Neural Mechanisms of Behavioral Plasticity in an Invertebrate Model System
The relatively recent capacity of neuroscientists to unravel the central neural networks mediating simple behaviors, aptly illustrated in the preceding chapters of this book, has enabled a revolutionary paradigmatic advance in neurobiology. Namely, complex, higher-order behavioral phenomena, many of which previously defied even attempts at precise definition, can now be approached mechanistically in relatively simple and defined neural networks. Such behavioral phenomena include, for example, motivation, drive, mood, choice, attention, and learning, both nonassociative (i.e., habituation, sensitization) and associative (i.e., classical and operant conditioning). Many of these phenomena may be considered forms of behavioral plasticity, i.e., changes in behavior that are acquired because of experience.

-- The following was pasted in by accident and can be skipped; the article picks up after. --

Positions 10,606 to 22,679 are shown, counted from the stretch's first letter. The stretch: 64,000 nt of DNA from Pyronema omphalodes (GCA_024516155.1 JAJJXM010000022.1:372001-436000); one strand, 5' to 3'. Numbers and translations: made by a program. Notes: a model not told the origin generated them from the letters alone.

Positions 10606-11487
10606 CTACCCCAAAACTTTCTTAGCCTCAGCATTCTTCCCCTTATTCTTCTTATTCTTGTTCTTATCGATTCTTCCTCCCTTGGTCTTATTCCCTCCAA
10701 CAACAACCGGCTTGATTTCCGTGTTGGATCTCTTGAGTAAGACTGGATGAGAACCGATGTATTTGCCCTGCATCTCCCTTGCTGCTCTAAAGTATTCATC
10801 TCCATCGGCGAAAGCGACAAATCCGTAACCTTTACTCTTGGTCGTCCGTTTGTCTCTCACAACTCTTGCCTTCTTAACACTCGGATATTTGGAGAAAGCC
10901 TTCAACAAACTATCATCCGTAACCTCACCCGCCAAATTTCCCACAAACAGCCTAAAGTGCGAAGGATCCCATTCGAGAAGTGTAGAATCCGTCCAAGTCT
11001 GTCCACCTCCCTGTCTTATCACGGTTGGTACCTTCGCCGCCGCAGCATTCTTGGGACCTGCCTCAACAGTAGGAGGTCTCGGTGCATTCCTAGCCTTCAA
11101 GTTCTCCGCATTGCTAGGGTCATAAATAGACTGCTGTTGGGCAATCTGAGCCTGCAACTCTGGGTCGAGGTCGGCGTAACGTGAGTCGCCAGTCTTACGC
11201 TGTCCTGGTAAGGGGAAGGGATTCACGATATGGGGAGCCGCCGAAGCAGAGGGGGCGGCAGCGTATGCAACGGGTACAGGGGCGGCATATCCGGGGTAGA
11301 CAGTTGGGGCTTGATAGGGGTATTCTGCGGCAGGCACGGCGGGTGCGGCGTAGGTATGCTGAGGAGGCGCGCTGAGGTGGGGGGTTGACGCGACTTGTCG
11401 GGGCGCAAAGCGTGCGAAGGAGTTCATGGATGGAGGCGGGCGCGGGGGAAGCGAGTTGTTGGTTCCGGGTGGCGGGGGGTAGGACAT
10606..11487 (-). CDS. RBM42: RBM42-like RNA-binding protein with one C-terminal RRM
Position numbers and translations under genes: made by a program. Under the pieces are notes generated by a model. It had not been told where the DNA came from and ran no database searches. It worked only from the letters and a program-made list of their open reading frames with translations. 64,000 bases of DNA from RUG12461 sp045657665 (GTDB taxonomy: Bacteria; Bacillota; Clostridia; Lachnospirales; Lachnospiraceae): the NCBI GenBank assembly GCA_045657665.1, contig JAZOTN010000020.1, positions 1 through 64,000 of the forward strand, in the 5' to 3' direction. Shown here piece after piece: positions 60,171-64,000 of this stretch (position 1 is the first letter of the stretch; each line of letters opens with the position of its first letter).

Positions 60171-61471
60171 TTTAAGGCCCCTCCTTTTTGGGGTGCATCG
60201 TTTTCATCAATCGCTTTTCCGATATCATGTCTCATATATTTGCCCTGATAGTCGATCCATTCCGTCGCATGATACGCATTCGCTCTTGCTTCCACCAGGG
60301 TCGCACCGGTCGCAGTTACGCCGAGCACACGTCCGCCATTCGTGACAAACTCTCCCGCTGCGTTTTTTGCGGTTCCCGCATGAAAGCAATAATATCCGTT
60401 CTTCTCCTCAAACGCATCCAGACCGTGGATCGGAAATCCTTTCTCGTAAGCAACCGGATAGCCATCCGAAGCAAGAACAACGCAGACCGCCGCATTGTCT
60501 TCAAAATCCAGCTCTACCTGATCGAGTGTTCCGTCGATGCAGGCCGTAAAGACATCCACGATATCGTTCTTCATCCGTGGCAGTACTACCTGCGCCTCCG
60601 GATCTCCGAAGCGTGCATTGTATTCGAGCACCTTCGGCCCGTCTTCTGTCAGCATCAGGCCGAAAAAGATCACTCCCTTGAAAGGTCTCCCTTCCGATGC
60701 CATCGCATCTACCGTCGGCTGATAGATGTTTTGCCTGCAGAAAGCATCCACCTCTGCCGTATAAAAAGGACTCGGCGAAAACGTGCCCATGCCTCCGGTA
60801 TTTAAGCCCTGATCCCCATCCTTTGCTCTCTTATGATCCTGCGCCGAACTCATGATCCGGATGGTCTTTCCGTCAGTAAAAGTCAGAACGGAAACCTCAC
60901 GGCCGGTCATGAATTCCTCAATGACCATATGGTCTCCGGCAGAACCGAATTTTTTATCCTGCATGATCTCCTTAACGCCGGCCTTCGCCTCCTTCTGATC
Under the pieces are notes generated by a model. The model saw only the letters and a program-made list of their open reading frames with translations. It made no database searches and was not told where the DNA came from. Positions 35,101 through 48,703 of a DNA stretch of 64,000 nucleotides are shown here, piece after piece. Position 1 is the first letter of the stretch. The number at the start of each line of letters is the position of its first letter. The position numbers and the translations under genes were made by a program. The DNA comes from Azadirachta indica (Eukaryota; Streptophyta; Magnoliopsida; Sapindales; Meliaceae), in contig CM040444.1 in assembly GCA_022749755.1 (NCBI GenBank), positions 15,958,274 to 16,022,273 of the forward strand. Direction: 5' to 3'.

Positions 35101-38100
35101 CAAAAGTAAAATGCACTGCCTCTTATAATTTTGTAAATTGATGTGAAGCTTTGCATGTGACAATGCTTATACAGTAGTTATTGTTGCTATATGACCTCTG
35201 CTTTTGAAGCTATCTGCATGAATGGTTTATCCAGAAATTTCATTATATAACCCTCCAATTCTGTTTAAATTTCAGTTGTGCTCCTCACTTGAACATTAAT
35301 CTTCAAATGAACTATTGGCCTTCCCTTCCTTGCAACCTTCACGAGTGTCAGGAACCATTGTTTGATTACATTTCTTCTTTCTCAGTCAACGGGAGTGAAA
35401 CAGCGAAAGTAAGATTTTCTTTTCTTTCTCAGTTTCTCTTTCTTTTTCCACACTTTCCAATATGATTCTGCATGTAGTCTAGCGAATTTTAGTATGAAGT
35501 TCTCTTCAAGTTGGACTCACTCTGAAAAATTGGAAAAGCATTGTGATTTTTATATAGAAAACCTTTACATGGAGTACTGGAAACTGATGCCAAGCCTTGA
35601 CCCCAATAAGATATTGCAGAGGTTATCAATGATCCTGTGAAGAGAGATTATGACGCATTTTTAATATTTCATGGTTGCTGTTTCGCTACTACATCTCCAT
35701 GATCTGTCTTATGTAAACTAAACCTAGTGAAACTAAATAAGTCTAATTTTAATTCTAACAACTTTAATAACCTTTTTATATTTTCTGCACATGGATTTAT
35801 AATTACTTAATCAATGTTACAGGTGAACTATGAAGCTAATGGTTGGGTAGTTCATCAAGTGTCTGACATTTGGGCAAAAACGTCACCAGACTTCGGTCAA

KeywordsFeeding Behavior Behavioral Plasticity Command Neuron Food Stimulus Withdrawal Behavior
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